Reece Walker – Producer Spotlight

Who is Reece Walker?

Reece Walker is one of Meadow Quality’s many longstanding customers. Earlier this year – before the UK locked down, Flo visited Reece at his farm in Warwickshire. This is what Flo learned from their conversation…

Reece was born into farming. Raised on the family farm, Reece helped his father with operations alongside his eldest brother. With such a background, it is no surprise that Reece was passionate about farming. So, after school, he attended Harper Adams and received a Higher National Diploma. Following his graduation, Reece was keen to take on the challenge of running his own farm.


The Farm

The farm was first built in 2004, nestled in the beautiful Warwickshire countryside. The owners at the time invested in dairy equipment, setting up a Dairy Master milking parlour in an airy, high ceilinged shed, with cubicles around the circumference.

In 2013, Reece bought the 370-acre farm, leaving his father and brother to run the family farm in Gloucestershire. He was keen to continue with the farm’s dairy process and received his first batch of 150 calves on 22nd December. He remarked that Christmas never came that year – with a new system, less land and 150 calves, the season was a blur.

Reece now works with 270 Holstein Friesian milking cows and 70 bulling heifers. His two main focuses are milking and calving. Without a bull on the farm, his cows and heifers are artificially inseminated. He uses semen from bulls listed in Meadow Quality’s Superior Sires brochure, purchased via Genus.



Reece starts calving in Autumn, giving him more capacity to house the calves and control their diets whilst the seasons turn. In order to promote health and provide comfort to calving cows, he introduces a specialised transition diet. He beds the in-calf cows on deep, loose straw. As each calf is born, Reece takes each calf away, to help prevent Johne’s. The calves are placed into individual pens and bottle-fed colostrum. Each calf receives 3 bottles of colostrum over a 36-hour period. The first colostrum is given within the first 20 minutes of the calf’s life and Reece aims to achieve 2.5 litres within the first 2 hours. He prefers bottle feeding as it is stress-free and, in his opinion, makes it easier to move calves on to the bucket.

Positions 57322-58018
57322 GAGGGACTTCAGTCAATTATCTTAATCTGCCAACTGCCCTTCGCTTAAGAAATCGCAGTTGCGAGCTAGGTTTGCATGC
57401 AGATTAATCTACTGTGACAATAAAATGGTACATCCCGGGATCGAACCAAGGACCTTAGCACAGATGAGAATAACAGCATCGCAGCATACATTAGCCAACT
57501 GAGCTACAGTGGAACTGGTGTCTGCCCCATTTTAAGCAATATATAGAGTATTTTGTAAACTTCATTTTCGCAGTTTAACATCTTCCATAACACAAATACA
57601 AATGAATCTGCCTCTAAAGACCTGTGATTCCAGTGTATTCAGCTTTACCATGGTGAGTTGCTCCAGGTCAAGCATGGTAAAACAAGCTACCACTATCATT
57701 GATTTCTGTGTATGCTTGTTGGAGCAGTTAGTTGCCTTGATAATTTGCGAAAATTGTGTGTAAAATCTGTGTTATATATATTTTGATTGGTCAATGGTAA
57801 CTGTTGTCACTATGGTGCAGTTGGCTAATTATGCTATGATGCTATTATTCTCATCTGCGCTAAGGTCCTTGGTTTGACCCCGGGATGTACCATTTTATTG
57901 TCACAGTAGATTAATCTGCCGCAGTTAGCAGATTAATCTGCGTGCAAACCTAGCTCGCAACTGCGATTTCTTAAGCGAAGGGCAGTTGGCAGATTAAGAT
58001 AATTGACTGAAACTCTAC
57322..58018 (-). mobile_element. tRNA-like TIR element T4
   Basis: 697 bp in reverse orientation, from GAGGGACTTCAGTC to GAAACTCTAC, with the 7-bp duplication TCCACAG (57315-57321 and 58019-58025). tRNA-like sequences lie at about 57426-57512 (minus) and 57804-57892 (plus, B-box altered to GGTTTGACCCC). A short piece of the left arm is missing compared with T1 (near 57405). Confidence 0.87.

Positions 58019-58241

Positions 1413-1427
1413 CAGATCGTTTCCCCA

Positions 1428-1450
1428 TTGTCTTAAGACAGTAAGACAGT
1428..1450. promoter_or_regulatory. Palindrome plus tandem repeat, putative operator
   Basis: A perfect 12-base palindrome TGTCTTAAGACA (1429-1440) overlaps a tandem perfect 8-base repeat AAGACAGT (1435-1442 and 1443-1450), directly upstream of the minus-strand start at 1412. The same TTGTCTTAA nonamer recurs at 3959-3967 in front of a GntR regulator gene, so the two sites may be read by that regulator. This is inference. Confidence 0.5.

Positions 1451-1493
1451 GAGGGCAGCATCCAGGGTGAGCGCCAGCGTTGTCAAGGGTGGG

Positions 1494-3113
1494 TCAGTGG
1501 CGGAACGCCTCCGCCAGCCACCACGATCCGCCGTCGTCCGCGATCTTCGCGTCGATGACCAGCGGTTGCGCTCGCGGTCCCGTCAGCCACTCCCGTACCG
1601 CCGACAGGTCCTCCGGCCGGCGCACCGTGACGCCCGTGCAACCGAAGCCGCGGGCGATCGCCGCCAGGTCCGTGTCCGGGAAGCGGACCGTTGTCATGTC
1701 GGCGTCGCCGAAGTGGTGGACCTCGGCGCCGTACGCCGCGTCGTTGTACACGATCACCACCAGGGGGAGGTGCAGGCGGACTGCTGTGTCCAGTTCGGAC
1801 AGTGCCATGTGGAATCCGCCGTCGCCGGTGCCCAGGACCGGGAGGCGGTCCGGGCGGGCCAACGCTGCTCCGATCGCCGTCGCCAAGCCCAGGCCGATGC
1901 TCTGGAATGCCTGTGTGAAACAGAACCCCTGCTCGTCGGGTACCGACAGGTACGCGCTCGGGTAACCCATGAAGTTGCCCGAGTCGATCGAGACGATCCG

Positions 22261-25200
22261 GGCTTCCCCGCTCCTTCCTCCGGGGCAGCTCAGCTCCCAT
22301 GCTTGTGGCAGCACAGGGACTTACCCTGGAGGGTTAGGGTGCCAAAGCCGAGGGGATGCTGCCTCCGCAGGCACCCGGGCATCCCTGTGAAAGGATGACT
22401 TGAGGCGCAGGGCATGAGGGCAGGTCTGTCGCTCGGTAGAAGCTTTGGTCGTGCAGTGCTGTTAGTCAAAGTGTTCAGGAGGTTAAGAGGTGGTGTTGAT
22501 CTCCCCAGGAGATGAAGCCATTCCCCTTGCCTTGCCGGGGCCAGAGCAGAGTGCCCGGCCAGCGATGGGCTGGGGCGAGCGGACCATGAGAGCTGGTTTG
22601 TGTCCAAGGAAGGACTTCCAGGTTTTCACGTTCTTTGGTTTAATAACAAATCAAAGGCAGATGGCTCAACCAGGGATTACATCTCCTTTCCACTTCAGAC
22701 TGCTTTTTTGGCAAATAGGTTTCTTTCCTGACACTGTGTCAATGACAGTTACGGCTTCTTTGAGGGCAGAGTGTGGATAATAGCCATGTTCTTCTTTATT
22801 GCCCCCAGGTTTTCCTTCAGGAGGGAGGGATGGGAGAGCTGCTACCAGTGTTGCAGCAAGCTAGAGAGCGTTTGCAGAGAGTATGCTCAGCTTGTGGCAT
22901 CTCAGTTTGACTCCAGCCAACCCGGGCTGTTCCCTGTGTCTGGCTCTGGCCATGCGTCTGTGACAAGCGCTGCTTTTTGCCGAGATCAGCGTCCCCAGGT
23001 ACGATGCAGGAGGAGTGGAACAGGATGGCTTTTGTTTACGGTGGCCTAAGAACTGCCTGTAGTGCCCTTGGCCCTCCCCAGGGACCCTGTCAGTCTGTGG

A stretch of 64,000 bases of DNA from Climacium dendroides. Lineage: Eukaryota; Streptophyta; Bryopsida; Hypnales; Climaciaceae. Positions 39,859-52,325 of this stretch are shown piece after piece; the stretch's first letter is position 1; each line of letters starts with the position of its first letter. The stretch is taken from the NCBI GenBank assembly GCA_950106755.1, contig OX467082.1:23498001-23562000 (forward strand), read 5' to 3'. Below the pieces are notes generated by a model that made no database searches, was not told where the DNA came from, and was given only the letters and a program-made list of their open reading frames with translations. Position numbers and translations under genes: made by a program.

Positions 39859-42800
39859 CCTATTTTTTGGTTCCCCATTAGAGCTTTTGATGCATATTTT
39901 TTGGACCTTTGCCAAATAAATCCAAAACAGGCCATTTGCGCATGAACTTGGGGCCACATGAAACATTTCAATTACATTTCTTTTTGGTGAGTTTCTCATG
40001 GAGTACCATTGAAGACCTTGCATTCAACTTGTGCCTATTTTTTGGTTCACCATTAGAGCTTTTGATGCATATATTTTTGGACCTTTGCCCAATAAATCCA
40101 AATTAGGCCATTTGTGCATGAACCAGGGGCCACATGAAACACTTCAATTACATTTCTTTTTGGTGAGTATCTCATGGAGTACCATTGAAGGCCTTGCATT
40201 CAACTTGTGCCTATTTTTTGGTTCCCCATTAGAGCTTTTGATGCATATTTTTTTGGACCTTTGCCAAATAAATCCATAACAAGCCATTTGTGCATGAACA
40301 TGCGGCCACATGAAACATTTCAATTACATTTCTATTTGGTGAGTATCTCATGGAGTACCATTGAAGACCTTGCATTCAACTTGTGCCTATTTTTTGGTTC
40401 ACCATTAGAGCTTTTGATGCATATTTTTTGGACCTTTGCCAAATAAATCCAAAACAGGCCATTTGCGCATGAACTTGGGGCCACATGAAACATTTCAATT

Parlour games

As calving comes to an end, the focus moves back to the milking parlour. With 270 cows in milk, there is little (to no) rest to be had between jobs! Reece told Flo that there is no let-up in dairy farming. It is relentless and often involves working in difficult conditions. However, he enjoys the challenges of the job and relishes the satisfaction of seeing it through.


The Future

Reece has big plans for his farm. In five years’ time, he aims to make progressions using modern farm technology. He has already invested in a drafting gate and has noticed a large saving in labour costs, by removing the requirement of a second person on the job. Further to his investment in technology, Reece aims to increase capacity by building a new shed, specifically for dry cows. A new shed, he said, can allow him to increase the herd to 280 cows in milk.

Beyond his own farm, Reece can see the future of hands-on farming becoming less labour intensive and time consuming due to advances in technology. Technology can increase efficiency and reduce the need for staff, reducing ongoing costs for farmers. This has pros and cons, Reece says. He also told Flo that, on the flip side, legislation is slowing the progress of the industry and that rules, regulations and industry requirements are moving towards becoming less beneficial for livestock due to their time-consuming nature. Farmers’ focus is being pulled from their own welfare practises, towards administration.